According to the city of Rochester, Bull’s Head marks the historic western gateway to downtown.
The priority area now targeted by the city for redevelopment is the center piece for the convergence of West Main Street, Brown Street, West Avenue, Chili Avenue and Genesee Street.
The New York State Department of State (NYSDOS) have recognized in a lot of urban areas like Bull’s Head, there’s a major impediment to revitalization and development because of environmental contamination.
NYDOS have identified Bull’s Head and areas within its proximity that has those impacts. It doesn’t mean all the sites in the boundaries are contaminated. If you have a house two blocks away, where there is contamination, the impact may be different in ways ranging from property value to disinvestment in the community.
“The Bull’s Head area has been a focus of the community for decades,” says Richard Rynski, City of Rochester Economic Development Specialist. “The area is currently subjected to deteriorating conditions, disproportionate vacancies and underutilized buildings, lots and a number of sites with environmental concerns.”
In 2009, the city undertook a planning process focused on addressing neighborhood-wide concerns that had grown to a level of frustration.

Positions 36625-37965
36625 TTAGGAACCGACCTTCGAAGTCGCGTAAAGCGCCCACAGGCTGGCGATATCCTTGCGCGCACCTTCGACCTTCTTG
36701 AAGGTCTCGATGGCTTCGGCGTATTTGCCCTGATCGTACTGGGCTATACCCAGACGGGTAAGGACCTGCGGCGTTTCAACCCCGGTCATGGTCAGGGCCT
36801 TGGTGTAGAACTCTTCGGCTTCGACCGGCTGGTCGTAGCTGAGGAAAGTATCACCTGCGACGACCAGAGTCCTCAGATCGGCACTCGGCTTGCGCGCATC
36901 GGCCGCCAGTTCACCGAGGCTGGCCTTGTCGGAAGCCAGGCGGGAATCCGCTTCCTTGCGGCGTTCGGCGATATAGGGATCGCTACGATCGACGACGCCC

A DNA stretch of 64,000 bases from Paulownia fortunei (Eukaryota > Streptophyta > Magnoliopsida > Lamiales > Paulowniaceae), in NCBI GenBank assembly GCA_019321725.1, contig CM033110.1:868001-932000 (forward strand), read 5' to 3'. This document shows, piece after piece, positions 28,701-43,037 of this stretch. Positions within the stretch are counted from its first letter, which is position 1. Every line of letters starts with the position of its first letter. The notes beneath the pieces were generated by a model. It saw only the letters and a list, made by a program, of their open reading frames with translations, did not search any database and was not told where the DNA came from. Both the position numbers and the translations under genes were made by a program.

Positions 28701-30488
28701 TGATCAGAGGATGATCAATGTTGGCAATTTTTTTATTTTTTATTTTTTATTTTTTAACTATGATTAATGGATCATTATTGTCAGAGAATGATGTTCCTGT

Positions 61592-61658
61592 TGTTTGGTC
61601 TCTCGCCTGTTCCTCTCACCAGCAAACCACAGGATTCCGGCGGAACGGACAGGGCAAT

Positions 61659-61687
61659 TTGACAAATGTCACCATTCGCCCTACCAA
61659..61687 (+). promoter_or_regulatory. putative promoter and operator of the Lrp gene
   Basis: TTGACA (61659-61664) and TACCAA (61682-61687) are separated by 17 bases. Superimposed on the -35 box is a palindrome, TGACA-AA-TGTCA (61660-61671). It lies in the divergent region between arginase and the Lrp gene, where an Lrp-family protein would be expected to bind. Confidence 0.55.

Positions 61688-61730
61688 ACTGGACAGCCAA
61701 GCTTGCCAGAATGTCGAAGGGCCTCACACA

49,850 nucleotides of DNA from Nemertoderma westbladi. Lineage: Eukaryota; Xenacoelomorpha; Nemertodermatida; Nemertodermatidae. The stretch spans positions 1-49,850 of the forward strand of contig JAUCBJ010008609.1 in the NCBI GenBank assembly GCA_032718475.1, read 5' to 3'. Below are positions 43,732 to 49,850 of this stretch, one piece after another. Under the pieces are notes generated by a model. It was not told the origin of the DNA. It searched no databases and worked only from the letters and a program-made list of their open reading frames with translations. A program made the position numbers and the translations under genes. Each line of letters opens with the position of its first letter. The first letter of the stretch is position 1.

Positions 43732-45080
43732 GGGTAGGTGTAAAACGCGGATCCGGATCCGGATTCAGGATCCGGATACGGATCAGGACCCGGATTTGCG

“We got folks to the table to discuss issues and opportunities,” Rynski says. “We've held a design workshop that was very well attended and received a lot of input from the community.”
However, the planning process was put on hold indefinitely by the previous mayoral administration in 2009.
The Department of Neighborhood and Business Development responded by applying for a Community Process Grant and reaching out to the 19th Ward Community Association to provide community engagement.
The grant provides communities with guidance, expertise and financial assistance up to 90 percent of the total eligible project costs to complete revitalization.
Mayor Warren has also made good on her promise to take the lead in Bull’s Head revitalization efforts by restoring funding for its redevelopment. A recent example is the city’s purchase of Bull’s Head Plaza.
“Since 2009, we’ve defined Bull’s Head as the sub-area, but now we’re not only focus on that alone. We’ve also added the property known as Bull’s Head Plaza that’s adjacent to Bull’s Head on Genesee Street.
The first phase of funding totaling $284,745 was awarded to begin the reposition of Bull’s Head as a vital community that provides job and business opportunities, quality housing and improved public amenities.
“Our planning is not to restore the Bull’s Head area,” says John DeMott of the 19th Ward’s Southwest Quadrant Office. “But instead, we’re revitalizing it by bringing it into the future.”
Other areas targeted for revitalization surrounding Bull’s Head Plaza are properties on the south side of West Avenue and the west side of Amos Street, which includes properties that are north of the railroad tracks. And properties going east to Jefferson Avenue back down to West Main Street.
If you have questions about the project or would like more information contact: Rick Rynski, Economic Specialist, Department of Neighborhood and Business Development, at (585) 428-6932 or email: firstname.lastname@example.org